Half Billion Dollar Floating Casino ICO
Dragon Corp CEO Chakrit Ahmad explained his company wishes to raise 500 million USD through an ICO. It’s the kind of gamble one might expect when money raised will be used for a floating casino in the Las Vegas of Asia, Macau.
Macau’s under-one million residents enjoy a special administrative region within the fold of China’s governance. Across from Hong Kong, Macau’s gambling enterprises are thought to be at least “seven times the size of Las Vegas, but really it’s probably about 20 times,” Mr. Ahmad noted.
The Dragon Pearl Hotel Casino will accept the company’s coins in exchange for casino chips. Or, as is the case with most ICOs, owners can chose instead to hold coins as they gain or fall in value.
Readers familiar with China’s bitcoin crackdown might wonder as to how this is at all possible under the circumstances. Business Insider observes, “Customers pay junket companies in China to handle their trips,” and once there, “the junket then gives the gambler an equivalent stake in non-negotiable gambling chips.” Running afoul of Chinese law is something every establishment must consider, and all the time.
The ICO, then, is a way to streamline regional frictions. According to Mr. Ahmed, “We charge 0.5% [each way] , taking only 1%. It’s much quicker, cheaper, faster, more transparent. You have full ownership of the tokens. It’s better in all aspects.”
Decentralized Blockchain Trading
Germany’s Naga, a publicly listed company on the Frankfurt Stock Exchange, is promising a “decentralized platform [where] gamers can convert their in-game rewards into Apple shares and gold through Switex or leverage their trading prowess with the social network, stock trading tool, Swipestox,” a popular mobile application that has been called “Facebook for traders,” the company’s press release detailed.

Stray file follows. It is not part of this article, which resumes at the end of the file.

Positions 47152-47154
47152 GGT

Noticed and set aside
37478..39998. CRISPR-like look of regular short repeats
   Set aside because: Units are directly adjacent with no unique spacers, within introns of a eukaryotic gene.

ICOs didn’t exist little more than four years ago. At their inception, they were boutique offerings, a play on crowdfunding hardly anyone paid attention to. This year it hasn’t been unusual to see 50 a month sprout up, and by the year’s end total sales will be close to 3 billion USD.
“Naga Coin” the company continues, “is the cryptocurrency driving all interactions on the platform from rewards system to settlements. However, unlike most coins, Naga coin is not limited to financial settlements only. It also represents shares in the company and are backed by real assets.”
ICOs also face unprecedented scrutiny especially in the wake of lawsuits such as Tezos, but perhaps the biggest concern is government regulation and prohibition.
China Giving In?
Rumors coming out of China involve NEO, and the use of its platform to facilitate ICOs even though the government has expressly forbid them. China, it seems, is willing to allow such financial innovations so long as NEO is used, keeping money and tech in Chinese hands. It is partnering with Onchain in order to bring more ICOs to market this year.
China will not allow a financial revolution to pass it by again; however, such a revolution will be, it hopes, controlled by the government and its pace.